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New communications technologies can spur participation in the democratic process

MILAN, Italy—The Inter-American Development Bank has entered into a partnership with its Latin American and Caribbean member countries to put information technology both to the service of economic and social development as well as to strengthen the democratic institutions on which good government depends, said IDB President Enrique V. Iglesias today.

“The countries have expressed their interest in establishing a rapidly growing knowledge economy to promote efficient, equitable and sustainable development,” said Iglesias. “The role of the IDB is to assist them in creating concrete projects to achieve their objectives.”

Iglesias made his remarks at the opening session of the seminar “E-governance: Towards a new approach to international cooperation in the knowledge economy,” which is being held in conjunction with the 44th Annual Meeting of the IDB’s Board of Governors. Also participating in the opening session were Lucio Stanca, minister of innovation and technologies of Italy; and Luigi Roth, president of the Fiera Milano Foundation. Other seminar speakers included Arturo Vallarino, vice president of Panama; Augusto Zodda, director general of the Ministry of Economy and Finance of Italy, and information technology experts from Latin America and other regions, at the local, national and international levels.

The seminar was held to explore the use of information technologies to foster development and strengthen democratic processes and institutions.       

“The first aspect of this partnership is the growing understanding that expansion of the knowledge economy is a crucial bridge between promoting sustainable economic growth and reducing poverty while fostering equity,” said Iglesias. “Applications of these technologies increase local value added, productivity and competitiveness while developing human resources through expanded lifetime access to an increasing number of high quality opportunities for learning.”

In addition, Iglesias highlighted the role of information technology in fostering the democratic process. “Throughout the region, governments have begun using these technologies to enhance public sector effectiveness, boost efficiency in the provision of public services, broaden access to those services, and increase the accountability of public officials,” he said.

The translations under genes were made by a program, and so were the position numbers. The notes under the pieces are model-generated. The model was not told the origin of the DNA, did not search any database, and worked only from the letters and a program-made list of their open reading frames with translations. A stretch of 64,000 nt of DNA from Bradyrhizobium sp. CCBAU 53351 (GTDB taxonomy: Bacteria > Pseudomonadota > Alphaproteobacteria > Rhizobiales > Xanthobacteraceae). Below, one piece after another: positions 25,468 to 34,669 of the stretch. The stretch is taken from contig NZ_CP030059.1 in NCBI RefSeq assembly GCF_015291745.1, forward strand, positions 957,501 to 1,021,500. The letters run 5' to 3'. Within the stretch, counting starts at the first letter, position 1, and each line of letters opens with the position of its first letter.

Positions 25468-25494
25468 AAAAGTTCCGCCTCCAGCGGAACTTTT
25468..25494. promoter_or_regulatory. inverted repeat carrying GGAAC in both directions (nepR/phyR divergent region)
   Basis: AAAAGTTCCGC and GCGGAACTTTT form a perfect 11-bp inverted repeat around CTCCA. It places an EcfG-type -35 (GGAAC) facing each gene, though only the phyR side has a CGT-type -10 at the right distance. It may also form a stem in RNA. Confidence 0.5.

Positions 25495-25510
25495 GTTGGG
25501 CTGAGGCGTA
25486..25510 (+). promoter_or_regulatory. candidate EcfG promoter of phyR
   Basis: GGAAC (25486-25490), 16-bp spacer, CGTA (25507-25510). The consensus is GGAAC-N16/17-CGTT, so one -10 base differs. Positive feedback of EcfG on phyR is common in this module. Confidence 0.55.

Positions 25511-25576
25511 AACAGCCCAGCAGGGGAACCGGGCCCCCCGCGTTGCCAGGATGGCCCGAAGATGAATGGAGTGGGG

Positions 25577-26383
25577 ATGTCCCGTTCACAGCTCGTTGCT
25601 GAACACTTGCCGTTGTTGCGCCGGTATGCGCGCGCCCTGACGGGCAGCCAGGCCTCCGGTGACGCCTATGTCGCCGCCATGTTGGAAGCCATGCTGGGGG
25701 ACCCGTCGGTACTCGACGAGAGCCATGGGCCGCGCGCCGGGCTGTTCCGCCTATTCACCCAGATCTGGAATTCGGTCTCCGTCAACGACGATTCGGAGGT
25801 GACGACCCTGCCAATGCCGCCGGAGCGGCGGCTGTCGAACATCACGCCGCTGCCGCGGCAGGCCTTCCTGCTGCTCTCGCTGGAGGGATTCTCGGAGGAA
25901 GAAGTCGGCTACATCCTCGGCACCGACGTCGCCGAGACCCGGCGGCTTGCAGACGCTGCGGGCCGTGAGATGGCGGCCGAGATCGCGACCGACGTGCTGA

Also in the opening session, Technology Minister Stanca emphasized that e-government can meet its goals only when it has the support of three components: the backing of public officials, technical and managerial capacity, and political support. Only when three elements intersect, he said, does e-government achieve its potential for creating public value.

He also described Italy’s programs for supporting information technology initiatives overseas, and said that he looked forward to a new trust fund the Italian government has established at the IDB to expand these efforts.

The seminar examined a series of e-governance issues at the local and national levels, as well as its application to regional and international cooperation. Speakers provided examples of uses to which information and communication technology is being put in Latin America and the Caribbean to make public administration more open and transparent.

As used in the seminar, the term e-governance goes beyond the use of these technologies in public administration to include aspects such as the electoral process to also include civic education and the mobilization of civil society, according to Danilo Piagessi, chief of the IDB’s Information Technology for Development Division, which organized the seminar.

“A commitment to openness, transparency and accountability increases the level of trust between citizens and their public sector representatives,” said Piagessi. “E-governance plays a crucial role in strengthening democratic process in the knowledge economy of the 21st century in Latin America and the Caribbean.”

In conjunction with the seminar, an agreement between the IDB and Italy was signed to create the “Italian Trust Fund for Information and Communication Technology for Development.” Signing were the IDB president and the minister of innovation and technologies. The 3-million Euro trust fund will support IDB technical cooperation projects that promote the use of information and communication technology and electronic government in social development, poverty reduction and transparency programs in Latin America and the Caribbean.

The resources donated by the Italian government, which will be administered by the IDB through its Information and Communication Technology for Development Division, will provide grants to cover, among others, the costs of short- and medium-term consulting and professional services needed to supply technical assistance for the preparation and implementation of such programs.

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